How does your cell membrane help your cells maintain homeostasis?
Homeostasis is regulating processes to keep something stable or constant. The cell membrane, found on the outside of the cell, controls what goes in and out of the cell. This makes sure that the cell is not introduced to any harmful materials that would create complications for the cell and its functions.
A cell membrane is the outer covering or skin of a cell that is the main controlling power of what will enter and what cannot enter in the cell.
The cell membrane helps cells maintain homeostasis by controlling the movement or activities regarding anything entering or leaving the cell.
Cell membrane plays an important role in maintaining the homeostasis by controlling the substances that penetrate the cell, either entering the cell, or leaving the cell.
Since the cell membrane is a phospholipid bilayer, it can control the transition of water and ions. If the lipid tails, found between the electrically charged phosphate sectors, become solid, the cells skill to control ion and water concentration is lost. This problem is solved by the cell by adding cholesterol to the membrane, while the lengths of lipid tails is shortened.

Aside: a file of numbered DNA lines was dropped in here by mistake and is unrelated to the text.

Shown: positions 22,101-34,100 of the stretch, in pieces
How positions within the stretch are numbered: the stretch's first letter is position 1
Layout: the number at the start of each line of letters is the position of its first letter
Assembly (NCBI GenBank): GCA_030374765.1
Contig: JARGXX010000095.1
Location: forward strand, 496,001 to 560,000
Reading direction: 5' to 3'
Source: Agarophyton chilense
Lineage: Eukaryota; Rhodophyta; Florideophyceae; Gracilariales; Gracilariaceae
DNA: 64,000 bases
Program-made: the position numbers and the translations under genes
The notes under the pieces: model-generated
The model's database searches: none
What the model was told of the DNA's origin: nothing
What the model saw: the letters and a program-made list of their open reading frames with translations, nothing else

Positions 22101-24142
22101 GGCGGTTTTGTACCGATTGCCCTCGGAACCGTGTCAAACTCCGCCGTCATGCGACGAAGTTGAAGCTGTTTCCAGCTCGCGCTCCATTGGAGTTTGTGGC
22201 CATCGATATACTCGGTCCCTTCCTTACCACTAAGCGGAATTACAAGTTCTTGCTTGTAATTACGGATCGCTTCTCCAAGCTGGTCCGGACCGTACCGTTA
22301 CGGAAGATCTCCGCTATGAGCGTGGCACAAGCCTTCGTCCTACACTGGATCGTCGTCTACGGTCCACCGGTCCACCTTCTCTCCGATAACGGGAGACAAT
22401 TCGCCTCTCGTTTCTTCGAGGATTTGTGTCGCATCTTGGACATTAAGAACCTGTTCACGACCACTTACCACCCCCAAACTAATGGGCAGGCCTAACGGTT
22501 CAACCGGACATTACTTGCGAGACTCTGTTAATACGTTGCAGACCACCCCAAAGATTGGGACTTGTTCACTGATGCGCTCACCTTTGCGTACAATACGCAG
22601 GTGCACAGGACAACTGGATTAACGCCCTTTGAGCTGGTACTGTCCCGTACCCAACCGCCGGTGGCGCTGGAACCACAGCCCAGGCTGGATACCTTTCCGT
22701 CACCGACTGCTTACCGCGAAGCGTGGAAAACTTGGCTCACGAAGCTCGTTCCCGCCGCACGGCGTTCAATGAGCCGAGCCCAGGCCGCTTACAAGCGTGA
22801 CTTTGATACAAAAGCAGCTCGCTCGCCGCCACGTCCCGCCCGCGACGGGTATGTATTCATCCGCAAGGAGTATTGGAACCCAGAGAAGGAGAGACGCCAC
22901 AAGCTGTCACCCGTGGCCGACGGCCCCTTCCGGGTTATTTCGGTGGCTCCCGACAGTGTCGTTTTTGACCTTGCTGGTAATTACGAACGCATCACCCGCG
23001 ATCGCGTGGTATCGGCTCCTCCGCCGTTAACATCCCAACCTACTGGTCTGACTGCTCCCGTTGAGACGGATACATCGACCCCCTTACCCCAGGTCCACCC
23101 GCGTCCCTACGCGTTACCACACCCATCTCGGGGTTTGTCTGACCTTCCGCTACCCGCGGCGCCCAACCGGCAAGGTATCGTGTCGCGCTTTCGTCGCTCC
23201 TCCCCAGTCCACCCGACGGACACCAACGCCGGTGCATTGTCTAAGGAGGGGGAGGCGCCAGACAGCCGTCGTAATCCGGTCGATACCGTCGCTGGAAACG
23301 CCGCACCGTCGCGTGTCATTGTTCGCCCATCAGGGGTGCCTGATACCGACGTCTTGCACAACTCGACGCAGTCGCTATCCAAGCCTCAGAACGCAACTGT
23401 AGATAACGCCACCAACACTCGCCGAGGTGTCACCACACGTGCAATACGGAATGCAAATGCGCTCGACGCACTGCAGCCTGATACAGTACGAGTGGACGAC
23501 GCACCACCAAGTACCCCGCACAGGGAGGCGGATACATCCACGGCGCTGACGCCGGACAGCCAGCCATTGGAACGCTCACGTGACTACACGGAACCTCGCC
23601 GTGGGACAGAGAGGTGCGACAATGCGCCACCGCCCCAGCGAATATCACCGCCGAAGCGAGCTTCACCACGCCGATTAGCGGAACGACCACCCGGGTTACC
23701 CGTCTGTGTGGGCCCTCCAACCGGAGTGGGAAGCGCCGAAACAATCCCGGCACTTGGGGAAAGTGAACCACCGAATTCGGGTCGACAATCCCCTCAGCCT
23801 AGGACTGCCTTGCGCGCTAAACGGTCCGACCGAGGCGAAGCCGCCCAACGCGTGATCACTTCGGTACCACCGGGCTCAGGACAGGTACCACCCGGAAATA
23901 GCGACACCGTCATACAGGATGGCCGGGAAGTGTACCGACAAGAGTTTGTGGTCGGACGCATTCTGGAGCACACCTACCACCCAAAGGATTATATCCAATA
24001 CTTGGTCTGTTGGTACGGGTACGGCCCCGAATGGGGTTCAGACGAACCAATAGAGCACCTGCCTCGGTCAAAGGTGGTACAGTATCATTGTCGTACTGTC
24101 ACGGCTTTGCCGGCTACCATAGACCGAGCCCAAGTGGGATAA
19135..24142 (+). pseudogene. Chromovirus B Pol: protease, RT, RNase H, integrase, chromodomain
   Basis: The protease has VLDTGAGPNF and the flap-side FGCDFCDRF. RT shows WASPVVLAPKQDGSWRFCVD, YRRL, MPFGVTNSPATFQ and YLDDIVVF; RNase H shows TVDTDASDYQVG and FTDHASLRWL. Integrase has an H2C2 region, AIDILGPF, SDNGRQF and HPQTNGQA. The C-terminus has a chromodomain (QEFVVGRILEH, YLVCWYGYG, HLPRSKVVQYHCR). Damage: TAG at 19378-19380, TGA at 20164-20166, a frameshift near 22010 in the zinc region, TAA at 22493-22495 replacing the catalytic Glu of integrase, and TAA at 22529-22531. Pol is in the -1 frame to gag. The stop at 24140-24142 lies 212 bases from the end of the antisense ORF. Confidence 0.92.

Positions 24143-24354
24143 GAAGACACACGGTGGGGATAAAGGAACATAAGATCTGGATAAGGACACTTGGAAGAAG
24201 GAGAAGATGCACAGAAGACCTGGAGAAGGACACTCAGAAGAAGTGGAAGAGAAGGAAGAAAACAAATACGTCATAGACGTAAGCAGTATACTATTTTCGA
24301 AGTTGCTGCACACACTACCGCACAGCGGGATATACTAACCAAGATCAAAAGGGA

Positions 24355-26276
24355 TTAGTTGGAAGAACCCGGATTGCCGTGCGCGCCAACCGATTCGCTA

The volume of the cell is maintained due to the cell membrane which it diminish the speed of the water movement entering or leaving the cell.
The positively or negatively charged molecules cannot cross the cell membrane without specialized transport, hence, ions pass the cell membrane helped by the proteines used by the cell membrane.
Hence, the cell membrane actively controls the difussion of substances and the movement of ions and proteins.